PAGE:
Towards an Anti-Antiutopia
Solarpunk Cities and the Precarity of Our Urban Future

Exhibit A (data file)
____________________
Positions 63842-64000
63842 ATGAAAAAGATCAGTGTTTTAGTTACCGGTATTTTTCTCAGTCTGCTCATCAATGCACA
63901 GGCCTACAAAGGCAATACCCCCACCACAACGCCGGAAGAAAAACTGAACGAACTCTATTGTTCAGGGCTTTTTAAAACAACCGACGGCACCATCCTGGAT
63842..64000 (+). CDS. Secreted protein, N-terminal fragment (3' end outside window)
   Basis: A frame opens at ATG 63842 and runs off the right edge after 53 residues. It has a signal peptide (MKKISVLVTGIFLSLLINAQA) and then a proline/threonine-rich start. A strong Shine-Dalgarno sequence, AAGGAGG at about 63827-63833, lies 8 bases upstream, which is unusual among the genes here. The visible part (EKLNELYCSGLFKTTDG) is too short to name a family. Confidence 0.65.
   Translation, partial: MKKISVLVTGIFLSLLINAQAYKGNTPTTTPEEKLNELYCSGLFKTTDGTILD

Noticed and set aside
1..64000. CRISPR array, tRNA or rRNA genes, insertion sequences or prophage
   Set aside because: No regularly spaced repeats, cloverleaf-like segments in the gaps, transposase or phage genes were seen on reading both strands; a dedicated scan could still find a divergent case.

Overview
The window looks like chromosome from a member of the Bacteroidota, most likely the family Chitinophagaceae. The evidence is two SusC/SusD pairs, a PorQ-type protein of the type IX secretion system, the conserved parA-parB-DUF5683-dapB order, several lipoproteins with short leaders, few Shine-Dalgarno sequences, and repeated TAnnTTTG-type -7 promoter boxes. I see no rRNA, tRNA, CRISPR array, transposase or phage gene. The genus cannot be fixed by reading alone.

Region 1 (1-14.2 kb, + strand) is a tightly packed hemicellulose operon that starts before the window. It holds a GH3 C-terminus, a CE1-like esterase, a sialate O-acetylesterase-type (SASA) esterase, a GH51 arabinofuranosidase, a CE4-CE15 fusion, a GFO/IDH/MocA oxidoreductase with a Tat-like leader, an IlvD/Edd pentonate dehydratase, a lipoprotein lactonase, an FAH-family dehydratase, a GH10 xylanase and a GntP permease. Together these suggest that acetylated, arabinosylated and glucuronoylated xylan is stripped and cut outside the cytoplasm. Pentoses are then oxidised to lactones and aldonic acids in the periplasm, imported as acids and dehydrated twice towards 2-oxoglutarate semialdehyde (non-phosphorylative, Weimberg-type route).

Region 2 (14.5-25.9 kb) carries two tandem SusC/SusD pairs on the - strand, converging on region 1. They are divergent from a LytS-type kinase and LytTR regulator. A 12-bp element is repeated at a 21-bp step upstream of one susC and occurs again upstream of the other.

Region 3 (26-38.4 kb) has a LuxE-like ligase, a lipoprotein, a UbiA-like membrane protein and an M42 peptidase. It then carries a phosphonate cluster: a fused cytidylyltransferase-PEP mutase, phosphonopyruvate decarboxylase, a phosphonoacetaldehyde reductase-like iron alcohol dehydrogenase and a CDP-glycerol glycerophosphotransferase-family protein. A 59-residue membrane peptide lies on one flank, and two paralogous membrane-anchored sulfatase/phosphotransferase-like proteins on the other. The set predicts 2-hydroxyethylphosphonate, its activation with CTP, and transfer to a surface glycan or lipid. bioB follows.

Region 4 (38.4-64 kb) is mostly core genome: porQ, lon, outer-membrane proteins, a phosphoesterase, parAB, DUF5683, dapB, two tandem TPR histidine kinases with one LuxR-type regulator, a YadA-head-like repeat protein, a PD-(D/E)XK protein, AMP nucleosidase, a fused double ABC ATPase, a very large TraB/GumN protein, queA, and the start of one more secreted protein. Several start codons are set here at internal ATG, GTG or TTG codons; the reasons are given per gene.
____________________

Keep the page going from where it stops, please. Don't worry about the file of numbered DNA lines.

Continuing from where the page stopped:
This paper examines Darko Suvin’s and Kim Stanley Robinson’s assertion that the late-stage capitalism and neoliberalism of our world can be understood as an “antiutopia” that actively works to suppress the imagination of better futures. It argues that the relatively new science fiction sub-genre of solarpunk—which sets itself in direct opposition to the dystopian visions of the more well-known subgenre cyberpunk and imagines worlds that focus on the community rather than the individual, on environmental sustainability rather than environmental degradation, on social justice rather than subjugation and inequality, and on optimism rather than nihilism—offers some of the most promising paths toward the rejection of this antiutopia in favor of an anti-antiutopian (and therefore utopian) approach that actively works to bring about a better future. The paper suggests that the solarpunk futures currently emerging in literature, art, and online communities offer architects, landscape architects, and urban designers powerful inspiration for the future of our increasingly urban world. It examines a selection of short stories, novels, films, and other media—as well as innovative projects of urbanism—for examples of how embracing the practical utopianism of solarpunk can provide both visions of better worlds and potential paths for achieving them.
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